The Culture of Death Marches On

As the pro-abortion fanatics attempt to use the murder of Tiller to label the Culture of Life “terrorist”, it is good to remind one and all what we’re fighting against – its not just abortion, but the whole Culture of Death:

Lionel Roosemont told his story at the Second International Symposium on Euthanasia and Assisted Suicide, held May 29-30…

…Roosemont says he came face-to-face with the euthanasia culture in Belgium upon learning that his unborn daughter Tikvah, now 13 years old, would suffer severe disabilities related to hydrocephalus. Encouraged to abort Tikvah, Roosemont says he and his wife Renate decided to “swim against the current,” and gave birth to their daughter.

Despite lacking most of her brain, the girl proved capable of movement, sight, and hearing, contrary to her doctors’ dire forecasts. Though harrowed by the fight to preserve Tikvah’s life from ending in abortion, said Roosemont, “it was some of the training we needed to [fight] the equally horrible monster called euthanasia.”

In 2002, Belgium passed a law allowing euthanasia as requested by a patient under “constant and unbearable physical or psychological pain” who has issued written consent. A third doctor’s opinion must be sought if the illness is not terminal, and a one-month waiting period is mandatory for patients suffering from depression.

Roosemont described the prejudice Tikvah received in a society that, he says, “changed dramatically since [the] euthanasia law was adopted.”

“Life is more and more losing its value,” said Roosemont. “Can you understand why our daughter is never left alone in a hospital?”

In an interview with, Roosemont insisted that the actual practice of euthanasia in Belgium disregards the “safeguards” attached to the law. “We have a huge problem with lawlessness,” he said. Roosemont claimed that the law is commonly transgressed “without there being any consequences.”…

…”The problem with us is that it’s almost become a law [to disregard the safeguards],” said Roosemont.

In his speech to the conference, Roosemont showed a video interview of one of his elder daughters describing an encounter with a teacher concerning Tikvah. Upon seeing Tikvah for the first time, the teacher said that she ought to be euthanized.

“The actual words: ‘She’s just a euthanasia child,'” Roosemont told LSN. He said he has heard the sentiment twice.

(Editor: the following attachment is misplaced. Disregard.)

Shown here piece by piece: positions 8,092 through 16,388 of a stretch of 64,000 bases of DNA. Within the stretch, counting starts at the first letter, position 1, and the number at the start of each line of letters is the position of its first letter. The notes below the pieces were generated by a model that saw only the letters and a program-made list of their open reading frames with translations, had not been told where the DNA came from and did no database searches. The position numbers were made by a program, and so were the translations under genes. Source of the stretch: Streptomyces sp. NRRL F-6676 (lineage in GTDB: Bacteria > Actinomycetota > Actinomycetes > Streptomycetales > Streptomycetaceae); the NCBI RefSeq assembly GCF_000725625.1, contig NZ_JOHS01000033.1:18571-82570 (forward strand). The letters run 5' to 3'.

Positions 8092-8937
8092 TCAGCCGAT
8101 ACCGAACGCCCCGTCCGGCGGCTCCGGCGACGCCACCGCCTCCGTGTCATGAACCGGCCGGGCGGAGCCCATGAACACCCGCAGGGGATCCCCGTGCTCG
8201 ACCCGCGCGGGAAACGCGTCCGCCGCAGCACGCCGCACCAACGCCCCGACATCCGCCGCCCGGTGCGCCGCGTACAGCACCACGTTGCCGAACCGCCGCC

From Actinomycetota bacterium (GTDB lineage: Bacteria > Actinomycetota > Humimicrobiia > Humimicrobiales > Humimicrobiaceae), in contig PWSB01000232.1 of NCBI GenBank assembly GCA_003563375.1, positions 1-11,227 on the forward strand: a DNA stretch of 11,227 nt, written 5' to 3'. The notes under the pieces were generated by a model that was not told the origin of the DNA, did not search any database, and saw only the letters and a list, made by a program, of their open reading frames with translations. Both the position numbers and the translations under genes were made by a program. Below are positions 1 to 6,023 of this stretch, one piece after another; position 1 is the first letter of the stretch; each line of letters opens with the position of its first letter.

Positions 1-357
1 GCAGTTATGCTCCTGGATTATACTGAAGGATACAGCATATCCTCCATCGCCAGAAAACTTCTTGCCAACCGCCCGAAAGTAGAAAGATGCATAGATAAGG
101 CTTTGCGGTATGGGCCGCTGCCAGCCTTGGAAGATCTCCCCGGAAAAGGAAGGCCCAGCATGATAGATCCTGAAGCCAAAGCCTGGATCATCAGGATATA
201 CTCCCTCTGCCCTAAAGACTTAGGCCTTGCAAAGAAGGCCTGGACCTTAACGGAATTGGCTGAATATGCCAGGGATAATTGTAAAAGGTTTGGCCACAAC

While the loose application of euthanasia restrictions is widely known among Belgians, said Roosemont, the true depth of abuse is little understood. One such abuse he claimed occurs routinely is the administration of lethal drugs at one Belgian hospital to elderly, seriously ill patients – known as the “weekend cleanup” – as described to him by a nurse who worked there.

“It is logical,” he said. “It is very logical. We live in the time of instant coffee. What that means is that nobody wants to suffer.” Most of the time, he said, elderly victims of euthanasia are not themselves suffering from great pain, but are killed at the request of family burdened with their care.

Death never takes a holiday – and once you sign on to the concept that human life is not inherently valuable regardless of its condition, you’ll eventually have a “weekend cleanup”. Or does anyone out there want to assert that if we get socialized medicine that pressure won’t be applied to ensure that end-of-life costs are kept down? Take care of the geezer for six more months, or just off her this afternoon with an overdose…and have a doctor sign the death certificate and no one will ever be the wiser…

Abortion, euthanasia, assisted suicide, infanticide – we’re doing all of these things, and there are those among us who are asserting that they are morally equally to someone devotedly caring for the suffering. Dr. Kevorkian and Mother Theresa are just doing it different ways, and Mother’s way is actually not the best: so goes our modern, liberal thinking.